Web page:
Bandy Heritage Center collecting coronavirus-related documents, photographs and more

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The Bandy Heritage Center for Northwest Georgia at Dalton State College is seeking the assistance of local governments, schools, businesses and individuals in documenting northwest Georgia’s experience with the effects of COVID-19 and social distancing.

During the past several weeks, the novel coronavirus has affected how northwest Georgia conducts business, educates its children, governs its citizens and manages the distribution and consumption of goods and health care. The long-term effects of this virus may not be clear for months or even years from now.

As one of the entities responsible for collecting, preserving and interpreting northwest Georgia’s shared history, it is critical that the Bandy Heritage Center includes this transformative moment in its archives. The heritage center is calling on local governments, businesses, churches, schools and individuals in northwest Georgia to send in photographs, emails, announcements and press releases and other materials to help us document our community’s experiences surrounding COVID-19.

“Local businesses have had to change the ways they serve their employees and their customers, local schools have had to adapt rapidly to remote-learning models, local hospitals have had to change policies and treatment guidelines, local churches have adopted online-only or drive-through services, and local governments have had to hold emergency meetings to get ahead of this crisis. We are living through a historic and unprecedented event,” said Adam Ware, Bandy Heritage Center director.

“Museums and archives increasingly call this kind of work ‘rapid-response collecting,’ in the sense that we are focused not on events from a century ago, but in some cases on events from an hour or a week ago,” he said. “We don’t yet know what these changes mean, but we know that if future generations are to have an opportunity to interpret them, we need to collect evidence of them as they happen.”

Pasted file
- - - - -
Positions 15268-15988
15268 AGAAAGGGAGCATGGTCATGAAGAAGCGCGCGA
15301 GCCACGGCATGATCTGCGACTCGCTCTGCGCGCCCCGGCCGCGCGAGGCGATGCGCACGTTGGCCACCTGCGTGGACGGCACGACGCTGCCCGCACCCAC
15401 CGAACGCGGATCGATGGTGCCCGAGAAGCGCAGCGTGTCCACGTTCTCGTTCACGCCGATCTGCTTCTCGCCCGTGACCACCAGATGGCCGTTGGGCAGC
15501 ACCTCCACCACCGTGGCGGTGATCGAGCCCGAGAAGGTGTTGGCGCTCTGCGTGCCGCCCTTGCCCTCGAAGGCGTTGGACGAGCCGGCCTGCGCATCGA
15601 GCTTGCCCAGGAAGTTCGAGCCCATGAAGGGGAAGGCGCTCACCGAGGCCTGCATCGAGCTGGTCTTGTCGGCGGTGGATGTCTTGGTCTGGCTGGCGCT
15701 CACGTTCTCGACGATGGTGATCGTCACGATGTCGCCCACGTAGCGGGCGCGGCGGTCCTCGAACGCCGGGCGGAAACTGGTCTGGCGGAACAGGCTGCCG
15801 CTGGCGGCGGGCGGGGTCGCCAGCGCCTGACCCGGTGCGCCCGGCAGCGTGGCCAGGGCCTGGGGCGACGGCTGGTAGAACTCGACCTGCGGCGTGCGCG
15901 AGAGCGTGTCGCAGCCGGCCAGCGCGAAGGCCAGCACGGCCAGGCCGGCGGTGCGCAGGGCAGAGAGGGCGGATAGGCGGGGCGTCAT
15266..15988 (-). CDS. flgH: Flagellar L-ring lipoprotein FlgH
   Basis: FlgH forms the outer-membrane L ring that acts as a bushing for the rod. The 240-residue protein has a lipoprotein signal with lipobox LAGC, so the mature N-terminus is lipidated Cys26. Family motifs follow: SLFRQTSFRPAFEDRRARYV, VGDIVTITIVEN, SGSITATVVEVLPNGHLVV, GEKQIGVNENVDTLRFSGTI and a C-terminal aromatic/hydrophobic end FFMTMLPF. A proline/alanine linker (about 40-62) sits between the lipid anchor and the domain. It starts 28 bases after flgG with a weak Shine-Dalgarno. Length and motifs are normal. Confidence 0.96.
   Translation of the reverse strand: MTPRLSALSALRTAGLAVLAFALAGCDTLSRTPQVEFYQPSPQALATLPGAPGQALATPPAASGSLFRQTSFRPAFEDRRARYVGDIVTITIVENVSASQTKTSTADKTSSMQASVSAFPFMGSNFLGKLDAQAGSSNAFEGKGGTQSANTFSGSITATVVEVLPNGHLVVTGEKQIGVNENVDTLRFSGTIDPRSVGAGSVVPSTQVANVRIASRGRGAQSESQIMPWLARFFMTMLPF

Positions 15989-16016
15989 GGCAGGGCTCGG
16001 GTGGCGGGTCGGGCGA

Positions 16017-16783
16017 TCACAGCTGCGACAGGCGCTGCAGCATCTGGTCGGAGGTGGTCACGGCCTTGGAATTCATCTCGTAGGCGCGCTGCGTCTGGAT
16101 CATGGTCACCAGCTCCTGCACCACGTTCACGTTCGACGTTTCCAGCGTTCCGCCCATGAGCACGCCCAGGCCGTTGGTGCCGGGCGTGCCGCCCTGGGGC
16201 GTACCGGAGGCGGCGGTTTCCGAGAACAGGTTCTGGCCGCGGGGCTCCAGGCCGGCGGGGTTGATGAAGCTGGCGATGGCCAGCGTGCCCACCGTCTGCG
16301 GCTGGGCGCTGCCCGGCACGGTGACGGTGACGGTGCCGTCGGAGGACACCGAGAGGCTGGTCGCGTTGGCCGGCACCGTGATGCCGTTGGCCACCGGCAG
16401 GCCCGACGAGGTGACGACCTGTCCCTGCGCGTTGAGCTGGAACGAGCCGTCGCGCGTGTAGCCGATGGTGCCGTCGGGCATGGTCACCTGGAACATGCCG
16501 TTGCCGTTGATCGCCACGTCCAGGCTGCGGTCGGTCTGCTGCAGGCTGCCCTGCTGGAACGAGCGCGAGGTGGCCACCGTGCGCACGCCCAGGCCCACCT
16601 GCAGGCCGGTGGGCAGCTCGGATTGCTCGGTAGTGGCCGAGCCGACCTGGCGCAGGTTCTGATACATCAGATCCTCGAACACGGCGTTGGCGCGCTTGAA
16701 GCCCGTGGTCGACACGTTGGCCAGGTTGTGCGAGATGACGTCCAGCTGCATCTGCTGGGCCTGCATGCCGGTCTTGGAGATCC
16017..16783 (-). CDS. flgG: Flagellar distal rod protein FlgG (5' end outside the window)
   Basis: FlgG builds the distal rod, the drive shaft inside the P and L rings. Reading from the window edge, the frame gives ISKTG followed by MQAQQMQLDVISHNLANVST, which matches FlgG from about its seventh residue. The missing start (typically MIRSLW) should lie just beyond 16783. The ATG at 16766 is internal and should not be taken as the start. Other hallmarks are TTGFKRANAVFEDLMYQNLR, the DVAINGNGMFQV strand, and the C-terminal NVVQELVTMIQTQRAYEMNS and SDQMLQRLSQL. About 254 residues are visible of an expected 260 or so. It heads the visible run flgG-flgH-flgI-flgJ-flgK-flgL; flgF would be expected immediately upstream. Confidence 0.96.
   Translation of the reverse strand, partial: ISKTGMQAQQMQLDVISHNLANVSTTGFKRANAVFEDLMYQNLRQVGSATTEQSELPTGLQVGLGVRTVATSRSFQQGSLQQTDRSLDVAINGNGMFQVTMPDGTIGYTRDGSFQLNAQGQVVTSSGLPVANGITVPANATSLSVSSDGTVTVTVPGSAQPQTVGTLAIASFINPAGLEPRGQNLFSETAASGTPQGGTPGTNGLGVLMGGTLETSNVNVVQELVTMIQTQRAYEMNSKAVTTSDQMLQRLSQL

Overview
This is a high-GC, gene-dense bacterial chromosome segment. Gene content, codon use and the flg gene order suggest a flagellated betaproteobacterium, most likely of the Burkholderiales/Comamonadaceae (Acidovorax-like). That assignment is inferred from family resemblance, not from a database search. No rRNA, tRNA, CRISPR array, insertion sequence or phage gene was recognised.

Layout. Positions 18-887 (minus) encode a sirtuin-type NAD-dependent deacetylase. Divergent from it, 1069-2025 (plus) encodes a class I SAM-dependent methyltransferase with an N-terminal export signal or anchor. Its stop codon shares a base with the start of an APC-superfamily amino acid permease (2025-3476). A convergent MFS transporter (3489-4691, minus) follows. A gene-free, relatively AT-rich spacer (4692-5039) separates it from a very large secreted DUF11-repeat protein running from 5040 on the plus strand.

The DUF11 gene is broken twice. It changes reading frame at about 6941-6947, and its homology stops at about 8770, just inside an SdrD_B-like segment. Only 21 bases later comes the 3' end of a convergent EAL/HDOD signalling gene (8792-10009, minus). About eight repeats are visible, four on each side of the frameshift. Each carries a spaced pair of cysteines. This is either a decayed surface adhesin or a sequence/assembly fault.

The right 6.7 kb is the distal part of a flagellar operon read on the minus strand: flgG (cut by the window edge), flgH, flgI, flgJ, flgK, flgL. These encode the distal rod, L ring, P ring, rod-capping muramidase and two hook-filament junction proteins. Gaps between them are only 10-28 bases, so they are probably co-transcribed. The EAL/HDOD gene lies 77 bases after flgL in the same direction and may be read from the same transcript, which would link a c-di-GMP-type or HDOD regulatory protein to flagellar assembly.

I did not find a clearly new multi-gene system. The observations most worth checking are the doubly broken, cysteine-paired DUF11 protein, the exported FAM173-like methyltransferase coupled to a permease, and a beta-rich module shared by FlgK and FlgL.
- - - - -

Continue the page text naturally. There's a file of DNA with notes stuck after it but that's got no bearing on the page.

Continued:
Press releases and correspondence from local entities, photographs of emptied store shelves, social media posts from local businesses, physical notices posted on store windows and screen captures from social media are all potentially significant contributions. As the pandemic concludes, the Bandy Heritage Center will develop an initiative to conduct oral histories with individuals who survived contracting COVID-19, government officials, business leaders, health care professionals and service/manufacturing staffers who worked through these events.

The Bandy Heritage Center asks that digital submissions be sent to bandyheritagecenter@daltonstate.edu with “coronavirus” in the subject line. Offers of physical materials can be sent to the same address, though arrangements to acquire physical materials will be delayed until Dalton State is able to more fully engage in public-facing activity.

“We also understand that many people are self-isolating and spending more time at home, and we ask that individuals and families reconsider their own historic connections to our community as they clean out closets, attics and shoeboxes for spring cleaning,” Ware said. “Right now, so much of our shared heritage resides in family collections, and we hope that people will consider contributing photographs, documents and artifacts from other eras in local life as the pandemic subsides.”

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